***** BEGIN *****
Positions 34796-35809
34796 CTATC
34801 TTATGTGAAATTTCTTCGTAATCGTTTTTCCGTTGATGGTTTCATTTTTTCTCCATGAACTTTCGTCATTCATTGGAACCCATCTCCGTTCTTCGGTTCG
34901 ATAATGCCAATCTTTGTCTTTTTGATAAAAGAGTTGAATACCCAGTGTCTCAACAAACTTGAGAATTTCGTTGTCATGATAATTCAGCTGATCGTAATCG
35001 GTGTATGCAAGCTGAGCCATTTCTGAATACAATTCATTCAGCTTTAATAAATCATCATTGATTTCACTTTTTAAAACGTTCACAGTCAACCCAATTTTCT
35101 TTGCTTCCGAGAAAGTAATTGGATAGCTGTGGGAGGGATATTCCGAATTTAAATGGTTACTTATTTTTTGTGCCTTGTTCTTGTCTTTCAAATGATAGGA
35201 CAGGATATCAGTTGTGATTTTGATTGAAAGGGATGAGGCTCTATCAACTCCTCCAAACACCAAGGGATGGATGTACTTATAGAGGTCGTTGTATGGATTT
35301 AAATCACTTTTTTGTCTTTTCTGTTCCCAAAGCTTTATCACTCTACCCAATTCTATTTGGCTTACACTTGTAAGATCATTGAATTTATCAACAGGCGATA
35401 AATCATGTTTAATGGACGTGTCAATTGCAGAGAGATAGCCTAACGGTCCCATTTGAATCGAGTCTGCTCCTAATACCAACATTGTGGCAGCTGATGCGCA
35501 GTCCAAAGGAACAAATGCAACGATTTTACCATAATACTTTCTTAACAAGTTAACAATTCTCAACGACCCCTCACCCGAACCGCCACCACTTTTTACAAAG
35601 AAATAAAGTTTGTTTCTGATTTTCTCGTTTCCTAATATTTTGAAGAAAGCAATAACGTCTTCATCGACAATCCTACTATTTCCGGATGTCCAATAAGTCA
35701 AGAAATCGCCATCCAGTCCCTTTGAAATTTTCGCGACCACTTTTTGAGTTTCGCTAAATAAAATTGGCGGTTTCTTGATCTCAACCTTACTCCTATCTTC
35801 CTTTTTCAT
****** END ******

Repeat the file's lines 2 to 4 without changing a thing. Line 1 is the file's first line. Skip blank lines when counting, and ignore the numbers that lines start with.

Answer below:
34796 CTATC
34801 TTATGTGAAATTTCTTCGTAATCGTTTTTCCGTTGATGGTTTCATTTTTTCTCCATGAACTTTCGTCATTCATTGGAACCCATCTCCGTTCTTCGGTTCG
34901 ATAATGCCAATCTTTGTCTTTTTGATAAAAGAGTTGAATACCCAGTGTCTCAACAAACTTGAGAATTTCGTTGTCATGATAATTCAGCTGATCGTAATCG